What Is Soil Solarization?

“I’ve heard that you can use solar energy instead of chemicals to control some soil diseases and pests. How can I do this at home?”

For many of us, it’s hard to get motivated to do garden work during the heat and humidity of an Alabama summer. But you can put that heat to work for you in your garden.

You can get rid of many harmful diseases and weed seeds in your garden soil using the sun’s heat in a process called soil solarization. Solarization involves spreading a sheet of clear plastic over moistened garden soil and trapping the sun’s energy. This will raise the soil temperature high enough to kill many disease pathogens, nematodes and weed seeds. With the loss of fumigants and soil sterilizing chemicals, this is a viable alternative for homeowners with nematodes and soil diseases.

Soil temperatures can be raised to 120 degrees Fahrenheit or higher in as little as four to six weeks during summer in Alabama. The longer you leave the clear plastic tarp in place the deeper the penetration effects will be and the more increased control of pests you will achieve.

what is soil solarization?

Garden soil covered for solarization.
Photo Courtesy of Hunter McBrayer, Alabama Extension

Many vegetable gardeners don’t want to give up planting space, so plan to solarize an area where a summer crop has just finished. For example if you’ve finished harvesting bush beans, pull up the plants and solarize that area.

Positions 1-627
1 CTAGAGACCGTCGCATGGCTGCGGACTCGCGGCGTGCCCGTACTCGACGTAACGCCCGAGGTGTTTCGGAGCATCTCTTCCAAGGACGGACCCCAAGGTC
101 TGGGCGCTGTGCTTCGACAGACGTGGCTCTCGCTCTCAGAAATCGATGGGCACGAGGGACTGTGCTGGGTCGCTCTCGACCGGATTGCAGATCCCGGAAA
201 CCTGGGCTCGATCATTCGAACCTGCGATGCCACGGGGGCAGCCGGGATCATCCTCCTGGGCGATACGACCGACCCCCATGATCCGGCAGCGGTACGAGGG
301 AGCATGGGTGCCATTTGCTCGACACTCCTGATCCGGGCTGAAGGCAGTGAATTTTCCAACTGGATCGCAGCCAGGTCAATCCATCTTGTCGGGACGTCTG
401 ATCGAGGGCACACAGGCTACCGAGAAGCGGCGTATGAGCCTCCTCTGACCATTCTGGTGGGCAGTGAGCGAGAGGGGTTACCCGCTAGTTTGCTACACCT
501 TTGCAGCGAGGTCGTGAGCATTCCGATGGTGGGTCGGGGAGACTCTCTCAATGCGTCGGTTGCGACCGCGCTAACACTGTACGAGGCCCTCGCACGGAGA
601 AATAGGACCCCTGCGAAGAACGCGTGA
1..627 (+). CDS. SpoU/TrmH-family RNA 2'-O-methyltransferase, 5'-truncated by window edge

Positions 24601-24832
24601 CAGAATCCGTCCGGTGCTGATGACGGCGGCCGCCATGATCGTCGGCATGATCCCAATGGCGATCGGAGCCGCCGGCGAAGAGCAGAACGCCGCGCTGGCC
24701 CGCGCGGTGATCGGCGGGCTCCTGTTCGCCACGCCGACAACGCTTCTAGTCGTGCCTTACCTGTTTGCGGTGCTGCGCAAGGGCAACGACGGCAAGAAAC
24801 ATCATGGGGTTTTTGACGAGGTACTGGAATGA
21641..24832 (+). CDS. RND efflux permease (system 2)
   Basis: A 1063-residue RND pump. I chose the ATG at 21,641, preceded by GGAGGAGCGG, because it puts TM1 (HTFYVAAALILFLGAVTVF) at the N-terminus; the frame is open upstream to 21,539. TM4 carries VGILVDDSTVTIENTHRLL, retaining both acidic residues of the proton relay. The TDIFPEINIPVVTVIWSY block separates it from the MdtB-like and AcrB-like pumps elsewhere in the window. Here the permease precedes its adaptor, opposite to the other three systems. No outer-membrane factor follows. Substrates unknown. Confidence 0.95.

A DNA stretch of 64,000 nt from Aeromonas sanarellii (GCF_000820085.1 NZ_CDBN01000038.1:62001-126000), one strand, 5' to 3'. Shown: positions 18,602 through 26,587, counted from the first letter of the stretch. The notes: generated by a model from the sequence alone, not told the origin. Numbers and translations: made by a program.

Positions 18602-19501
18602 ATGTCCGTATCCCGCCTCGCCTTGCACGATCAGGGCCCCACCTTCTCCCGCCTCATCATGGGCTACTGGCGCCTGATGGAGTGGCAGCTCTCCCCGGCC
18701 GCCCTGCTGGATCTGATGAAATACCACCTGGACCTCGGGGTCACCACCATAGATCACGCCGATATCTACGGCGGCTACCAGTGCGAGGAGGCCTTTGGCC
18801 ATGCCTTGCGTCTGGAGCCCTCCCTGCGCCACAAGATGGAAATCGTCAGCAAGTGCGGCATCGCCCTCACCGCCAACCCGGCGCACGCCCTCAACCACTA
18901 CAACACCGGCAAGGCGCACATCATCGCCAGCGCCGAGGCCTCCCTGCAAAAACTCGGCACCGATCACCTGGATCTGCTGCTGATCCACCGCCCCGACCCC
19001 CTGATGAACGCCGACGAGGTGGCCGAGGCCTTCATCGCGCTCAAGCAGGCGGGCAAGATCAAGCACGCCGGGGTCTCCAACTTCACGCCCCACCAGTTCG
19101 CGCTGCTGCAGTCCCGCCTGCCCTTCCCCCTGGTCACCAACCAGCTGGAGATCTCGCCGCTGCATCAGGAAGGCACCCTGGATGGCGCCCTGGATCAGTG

To gain the maximum benefit from solarizing your soil, follow these guidelines:

  • First, remove all weeds and plant debris from the area.
  • Then till or use a fork to break up the soil bed. Rake the soil to remove rocks or dirt clods and to smooth the surface. A smooth soil surface will allow close contact between the soil and the plastic.
  • Water the soil evenly to a depth of at least 12 inches.
  • Bury the edges of your plastic about 5 to 6 inches deep all the way around the plot. This seals in the heat and prevents the plastic from blowing or tearing.

Solarization is most effective with clear plastic. Select a 2 or 4 mil plastic because it is less likely to tear or puncture. Leave the plastic tarp in place for at least 4 weeks. You can monitor soil temperature periodically, but be sure to secure the plastic back in place snugly for an airtight seal.

After removing the plastic, avoid deep cultivation to prevent bringing up more viable weed seeds. The plot is ready to be planted with seeds or transplants. Fall garden crops will get an excellent start without competition from weed seeds and diseases.

Solarization not only saves money that would otherwise be spent on herbicides and pest control products, but it may also help increase the number of beneficial bacteria and fungi in your soil.

By Bethany O’Rear, Regional Extension Agent, Alabama Cooperative Extension System.  Contact Bethany at bethany@aces.edu.

The Alabama Cooperative Extension System (ACES) operates as the primary outreach organization for the land-grant functions of Alabama A&M and Auburn Universities. ACES is committed to affirmative action, equal opportunity and the diversity of its workforce.  Educational programs of ACES serve all people regardless of race, color, age, sex, religion, disability, sexual orientation, or national origin.

Alabama Extension

The Alabama Cooperative Extension System operates as the primary outreach organization for the land-grant functions of Alabama A&M and Auburn Universities and answers home-gardeners' questions each week on Birmingham Gardening Today.

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